Reply With Quote
  #7  
Old 05-03-2012, 12:08 PM
md2000 md2000 is online now
Guest
 
Join Date: Feb 2009
It's a racial/ethnic rivalry. The religion just helps clarify the sides.
Both sides want the land. Both sides are too pig-headed to come to a compromise, even though neither side allows pigs in the diet.
If you want to take the palestinian side - they were there for thousands of years (say almost 2000) since the Jews were dispersed by the Romans after their second revolt.
200 years ago there were almost no Jews in Palestine, now there are millions; many came just after WWI and then WWII.
As can be expected when cultures clash, both sides started fighting to try to force the other side to leave, to avenge previous attacks, etc. The exact causes and results of the fights, who attacked whom, etc. - you will get different versions from different sides.

The issues are simple and complex - the arabs attacked the nw state of Israel in 1948 when the two states were created, and lost big time. The second try in 1967 didn't do much better.

Israel occupies the palestinian territories, since 1967.
If they annex them, then theywould have to acknowledge the Palestinians as citizens with all the rights of citizens. Demographically, the Palestinians will outnumber Jews, and the next election would be a disaster.
Or else, they set up an apartheid system, where Palestinians have no right to vote.

If they let the Palestineians become an independant country, then what borders? Why? Legally, the borders are those of the 1948 partition or the pre-1967 settlement boundaries. Fanatical types say all of the terrirtory should be Israel, and the Palestinians can just bugger off and have no right to be there.

Because of a shortage of land, many housing complexes have been built (continue to be built?) on formerly Palestinian land. Nobody wants to leave their nice home - to entice people to live there, these houses on occupied territory are heavily subsidized. Access roads and the border fences cut across Palestinian farms with little regard for the owners rights.

Note that "former Palestinian land". The process for acquiring and "buying" that land are heavily weighted against the Paletinians.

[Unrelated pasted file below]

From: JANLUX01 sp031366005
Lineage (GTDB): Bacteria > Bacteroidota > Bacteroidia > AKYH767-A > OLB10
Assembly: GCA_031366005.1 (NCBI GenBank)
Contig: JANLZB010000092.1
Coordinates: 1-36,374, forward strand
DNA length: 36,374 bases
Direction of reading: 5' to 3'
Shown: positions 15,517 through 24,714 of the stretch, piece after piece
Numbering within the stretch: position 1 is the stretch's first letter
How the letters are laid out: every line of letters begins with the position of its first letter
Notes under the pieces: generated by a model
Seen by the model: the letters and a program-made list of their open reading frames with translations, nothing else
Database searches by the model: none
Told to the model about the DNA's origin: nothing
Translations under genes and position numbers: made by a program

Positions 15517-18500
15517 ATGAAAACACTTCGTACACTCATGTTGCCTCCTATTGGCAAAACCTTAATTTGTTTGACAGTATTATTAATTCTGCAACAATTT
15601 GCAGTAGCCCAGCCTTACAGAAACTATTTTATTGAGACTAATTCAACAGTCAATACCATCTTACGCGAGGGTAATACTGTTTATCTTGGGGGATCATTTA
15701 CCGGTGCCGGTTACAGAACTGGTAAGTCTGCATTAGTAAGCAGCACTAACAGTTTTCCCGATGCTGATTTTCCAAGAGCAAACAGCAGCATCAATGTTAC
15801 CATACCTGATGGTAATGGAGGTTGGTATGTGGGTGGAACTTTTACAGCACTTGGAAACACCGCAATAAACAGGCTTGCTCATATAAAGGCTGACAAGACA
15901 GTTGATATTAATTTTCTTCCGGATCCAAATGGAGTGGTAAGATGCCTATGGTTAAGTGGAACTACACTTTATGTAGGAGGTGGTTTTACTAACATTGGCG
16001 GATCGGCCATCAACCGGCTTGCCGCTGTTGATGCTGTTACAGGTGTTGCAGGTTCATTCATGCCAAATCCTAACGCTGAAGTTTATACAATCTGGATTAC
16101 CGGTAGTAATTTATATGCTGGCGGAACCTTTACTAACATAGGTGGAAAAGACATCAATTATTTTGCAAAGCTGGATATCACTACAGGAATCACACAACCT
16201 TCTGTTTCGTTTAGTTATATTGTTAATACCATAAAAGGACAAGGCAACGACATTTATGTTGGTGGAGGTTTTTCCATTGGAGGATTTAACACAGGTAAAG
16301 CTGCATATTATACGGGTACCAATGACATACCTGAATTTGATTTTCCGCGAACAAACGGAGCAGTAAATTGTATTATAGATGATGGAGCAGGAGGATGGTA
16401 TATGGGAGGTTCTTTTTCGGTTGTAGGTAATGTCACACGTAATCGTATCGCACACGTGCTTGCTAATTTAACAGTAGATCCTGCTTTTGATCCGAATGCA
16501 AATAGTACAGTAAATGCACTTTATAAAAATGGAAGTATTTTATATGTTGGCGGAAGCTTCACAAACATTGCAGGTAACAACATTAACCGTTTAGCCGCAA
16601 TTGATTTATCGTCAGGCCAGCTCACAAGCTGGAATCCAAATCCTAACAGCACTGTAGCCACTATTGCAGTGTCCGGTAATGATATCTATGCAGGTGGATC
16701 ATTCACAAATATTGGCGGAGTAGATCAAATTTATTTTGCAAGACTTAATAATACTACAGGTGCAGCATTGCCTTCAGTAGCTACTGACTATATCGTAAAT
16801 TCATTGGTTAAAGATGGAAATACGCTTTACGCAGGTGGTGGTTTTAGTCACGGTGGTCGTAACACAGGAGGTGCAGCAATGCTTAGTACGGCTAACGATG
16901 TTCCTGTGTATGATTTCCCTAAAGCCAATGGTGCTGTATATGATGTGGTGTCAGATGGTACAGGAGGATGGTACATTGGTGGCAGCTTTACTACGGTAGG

Many Palestnians fled during the wars of 1948 and 167, and then fond themselves unable to get back to their land on the other side of the Palestinian frontier. They "own" land in Israel, but are not allowed back. Any settlement would probably have to settle the "right of return" by either buying it off for hundreds of thousands or swapping land. Both choices are not trivial. On one side, the radical Jewish sects decry any giving away of one inch of greater Israel and on the other side, no Palestinian government has the balls or temerity to confront the question in a realistic manner - they still insist everyone should be able to return, a totally unrealstic position.

Meanwhile, there's Jerusalem. The original UN settlement in 1948 gave the historical old city to the arabs, but when Israel conquered it in 1967, they annexed it. Very few governments will acknowleged this as legitimate (see arguments above over right of return, citizenship, etc.) and UN rules forbid unilateral annexation. Israel says its capital is Jerusalem, but except in an election year, western governments maintain Tel Aviv is the capital. The paletinians insist it is Palestine, and like other issues, also refuse to compromise.

Logically, this should be settled with some sort of "international zone" status for the historical old city. However, this would require significant compromise by religious fanatics, so probability... zero.

The Palestinians have not even been able to agree that a fundamental tenet of any peace agreement would be acknowledging Israel's right to exist. As long as they stick to that point of view, nothing is going to change.

Until now, Mubarak has had an interest in keeping the Palestinians in the Gaza strip from getting too troublesome, since fanatical muslim organizations like Hamas were troublesome to Egypt as well. The next government in Egypt will be more populist and less inclined to compromise with Israel, although they will not want war. So expect the Gaza strip militants to be better supplied and more troublesome in future. Once again, Israel has had 30 years to solve the Gaza problem and has frittered away all that time.

One of the recent interviews, with a retired strategist for the Israeli forces, he basically said the current government has zero interest in coming to a settlement with the Palestinians. They seem to think their current upper hand will contnue to keep them safe.

I personally think they are coasting towards the edge of the cliff and they had better look for compromise before it's too late...
Reply With Quote
  #8  
Old 05-03-2012, 12:57 PM
Tamerlane Tamerlane is offline
Charter Member
 
Join Date: Oct 2000